Long on-board delay focus won’t solve air traffic crisis

by David Burns on March 31, 2009

Long on-board delays. Perfect fodder for yellow journalists and for government officials looking for easy causes to help with reelection. But they are not the right focus for those hoping to convince government officials to fix our ailing national Air Traffic Control (ATC) system.

The Air Transport Association (ATA) released a statement praising data gathered by the U.S. Bureau of Transportation Statistics (BTS) regarding long on-board delays and calling for the modernization of the air traffic control system.

ATA and the airlines were strong supporters of the improved data collection that went into today’s BTS report “Taxi-Out and Other Tarmac Times.” It comes as no surprise that with more detailed data the number of reported delays is up slightly with the addition of roughly 26 delays per month over the four months reported. While this number is still remarkably low (an increase of one out of every 20,347 flights or 0.0049 percent), what it tells us is that we are on the right track in calling for the aggressive roll-out of a modernized air traffic management system that will help drive these delay numbers even lower.

I agree wholeheartedly with ATA on the need to modernize this country’s antiquated ATC system. And I see the airlines’ and ATA’s need to support improved data collection for the “Taxi-Out and Other Tarmac Times” this report details. To not support it would be political suicide.

According to the U.S. Department of Transportation Aviation Consumer Protection Division’s latest report, out of 532,339 flights operated by the major carriers in January 2009, there were 86 that were delayed on the tarmac greater than three hours. Eighty-six. That’s 0.016 percent of the total flight schedule.

The DOT provided details for the subset of flights in January that were more than four hours late. With one exception, they all occurred in the Ohio Valley during a snow and ice storm that, according to the Cincinnati Enquirer, dumped more than seven feet of snow on the area. In December, it looks like Houston had a very bad day for flying on the 10th. Sure enough, it snowed there too.

So what we can deduce is that the airline which has a hub impacted by poor weather will show up on the naughty list. That’s not newsworthy.

Customers, legislators, the media and lobbyists like the ATA are paying attention to the wrong statistic. Embedded in the DOT’s report (see their Table 9) is the fact that 42,787 flights (8.07 percent) of the country’s January flight schedule was delayed because of a “National Aviation System Delay.”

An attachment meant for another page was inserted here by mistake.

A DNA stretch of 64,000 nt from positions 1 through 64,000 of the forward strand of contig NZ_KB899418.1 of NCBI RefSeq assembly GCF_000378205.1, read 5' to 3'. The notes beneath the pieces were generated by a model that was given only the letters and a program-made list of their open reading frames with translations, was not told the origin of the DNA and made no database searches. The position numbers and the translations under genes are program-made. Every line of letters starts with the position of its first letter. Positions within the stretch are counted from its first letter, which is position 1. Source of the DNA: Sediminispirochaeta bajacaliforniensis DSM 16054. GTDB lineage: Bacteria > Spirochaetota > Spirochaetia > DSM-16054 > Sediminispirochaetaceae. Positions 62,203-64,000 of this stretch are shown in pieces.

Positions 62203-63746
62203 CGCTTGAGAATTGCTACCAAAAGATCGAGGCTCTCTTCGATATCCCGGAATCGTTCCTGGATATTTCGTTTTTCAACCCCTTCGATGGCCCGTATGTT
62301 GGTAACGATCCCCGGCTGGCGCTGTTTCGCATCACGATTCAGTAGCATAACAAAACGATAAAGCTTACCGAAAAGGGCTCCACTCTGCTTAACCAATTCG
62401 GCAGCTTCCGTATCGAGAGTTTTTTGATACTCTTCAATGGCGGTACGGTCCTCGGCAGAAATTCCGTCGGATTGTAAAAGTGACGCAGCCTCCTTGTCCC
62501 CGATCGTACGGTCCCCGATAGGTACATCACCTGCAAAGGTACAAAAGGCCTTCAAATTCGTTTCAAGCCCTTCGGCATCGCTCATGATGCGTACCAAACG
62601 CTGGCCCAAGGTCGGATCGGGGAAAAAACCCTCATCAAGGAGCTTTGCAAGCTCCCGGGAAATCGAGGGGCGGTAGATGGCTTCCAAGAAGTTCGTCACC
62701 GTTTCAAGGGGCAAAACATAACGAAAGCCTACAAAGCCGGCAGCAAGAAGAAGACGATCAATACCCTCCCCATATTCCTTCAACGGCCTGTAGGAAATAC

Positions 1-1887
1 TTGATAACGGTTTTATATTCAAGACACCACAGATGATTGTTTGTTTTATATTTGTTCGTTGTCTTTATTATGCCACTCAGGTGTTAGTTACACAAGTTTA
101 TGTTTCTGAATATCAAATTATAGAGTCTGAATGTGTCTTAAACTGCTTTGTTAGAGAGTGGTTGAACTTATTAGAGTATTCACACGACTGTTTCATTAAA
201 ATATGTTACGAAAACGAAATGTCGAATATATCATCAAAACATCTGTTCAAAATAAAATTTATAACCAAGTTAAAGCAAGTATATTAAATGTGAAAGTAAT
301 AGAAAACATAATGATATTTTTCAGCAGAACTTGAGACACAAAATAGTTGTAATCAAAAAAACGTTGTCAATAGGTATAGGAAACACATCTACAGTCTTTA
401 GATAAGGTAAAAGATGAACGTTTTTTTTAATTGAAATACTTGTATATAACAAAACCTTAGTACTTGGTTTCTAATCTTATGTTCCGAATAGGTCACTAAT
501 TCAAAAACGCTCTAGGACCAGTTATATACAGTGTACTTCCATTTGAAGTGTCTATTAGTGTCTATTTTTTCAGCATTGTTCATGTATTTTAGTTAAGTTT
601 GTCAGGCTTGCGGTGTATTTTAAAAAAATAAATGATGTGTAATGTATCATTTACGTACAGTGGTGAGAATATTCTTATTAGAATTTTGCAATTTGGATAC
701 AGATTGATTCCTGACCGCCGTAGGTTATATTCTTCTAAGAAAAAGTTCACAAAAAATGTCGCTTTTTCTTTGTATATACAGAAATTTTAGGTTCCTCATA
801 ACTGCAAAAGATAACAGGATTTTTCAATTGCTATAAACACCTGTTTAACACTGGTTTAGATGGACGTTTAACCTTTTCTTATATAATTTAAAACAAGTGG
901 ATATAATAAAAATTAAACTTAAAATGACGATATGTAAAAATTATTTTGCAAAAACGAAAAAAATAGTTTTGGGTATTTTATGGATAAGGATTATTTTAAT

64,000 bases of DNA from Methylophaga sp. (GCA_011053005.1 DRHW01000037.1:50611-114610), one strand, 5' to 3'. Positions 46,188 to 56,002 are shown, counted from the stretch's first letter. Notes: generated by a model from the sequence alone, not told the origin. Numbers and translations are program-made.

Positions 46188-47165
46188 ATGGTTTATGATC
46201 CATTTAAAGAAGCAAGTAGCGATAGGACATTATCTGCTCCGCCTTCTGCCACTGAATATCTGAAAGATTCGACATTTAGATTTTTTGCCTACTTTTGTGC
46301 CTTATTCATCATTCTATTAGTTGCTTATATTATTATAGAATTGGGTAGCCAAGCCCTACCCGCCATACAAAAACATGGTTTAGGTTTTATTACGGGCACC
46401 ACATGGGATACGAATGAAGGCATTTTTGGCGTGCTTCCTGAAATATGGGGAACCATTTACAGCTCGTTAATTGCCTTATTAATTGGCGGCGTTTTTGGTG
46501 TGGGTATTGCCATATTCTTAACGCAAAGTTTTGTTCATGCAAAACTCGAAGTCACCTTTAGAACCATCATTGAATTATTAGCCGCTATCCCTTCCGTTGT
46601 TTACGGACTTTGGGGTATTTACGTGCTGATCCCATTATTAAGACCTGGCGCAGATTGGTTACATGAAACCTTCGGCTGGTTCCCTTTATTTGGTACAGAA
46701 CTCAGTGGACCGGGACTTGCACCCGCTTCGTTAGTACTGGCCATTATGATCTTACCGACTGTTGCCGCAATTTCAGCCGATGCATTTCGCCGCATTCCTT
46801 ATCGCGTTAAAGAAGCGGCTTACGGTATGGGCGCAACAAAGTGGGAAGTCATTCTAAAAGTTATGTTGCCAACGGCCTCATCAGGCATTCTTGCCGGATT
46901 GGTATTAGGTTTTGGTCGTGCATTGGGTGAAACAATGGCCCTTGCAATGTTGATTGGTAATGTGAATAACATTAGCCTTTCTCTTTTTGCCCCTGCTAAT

The phrase “National Aviation System Delay” doesn’t sell papers, get votes or pull at constituents’ heartstrings as well as “Long On-Board Delay” does. But 42,787 certainly speaks more loudly than 86 when it comes to demonstrating the need to fix our nation’s crumbling air traffic control system.

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  • The man who notices things

    David- I have said it before and I’ll say it again – delays are NOT the result of the ATC system – they are the result of the airlines scheduling too many flights for too little asphalt. ATC moves the tin through as fast as they can – if the airlines would go back to flying real airplanes instead of 50 RJ’s on every route they would not have delays.

    If an airport in good weather can handle 120 operations per hours [thats takeoffs and landings] and the airlines in total schedule 150, the 30 flights will be delayed that hour. If you have bad weather- and the capacity drops to 90 per hour – then 60 flights are delayed. Who then pays the cost of delays and missing flights? The passengers.

    Whining about ATC is not going to build new runways or taxiways. General Aviation is NOT causing these delays. Private jets and props ALWAYS get less attractive routing, more delays and less preferential handling than airlines. The ATC system was DESIGNED by the airlines for the airlines.

    If the airlines want to build more airports- with better designs [just look at PHL - 1/2 the flights have to cross the active runway to get to their departure runway or a gate!] or LGA with short, intersecting runways.

    It is not ATC – ATC is blamed because THEY start the delays to keep airplanes on the ground – but it is 100% the fault of the airlines. Instead of operating 3 50 seat airplanes, operate ONE 150 seat airplane at the middle time – thats FOUR fewer operations at that airport.

    The press and the blogosphere needs to understand this issue, before you opine on it. Just like rectums, we all have one but they generally are not the best looking things . . .

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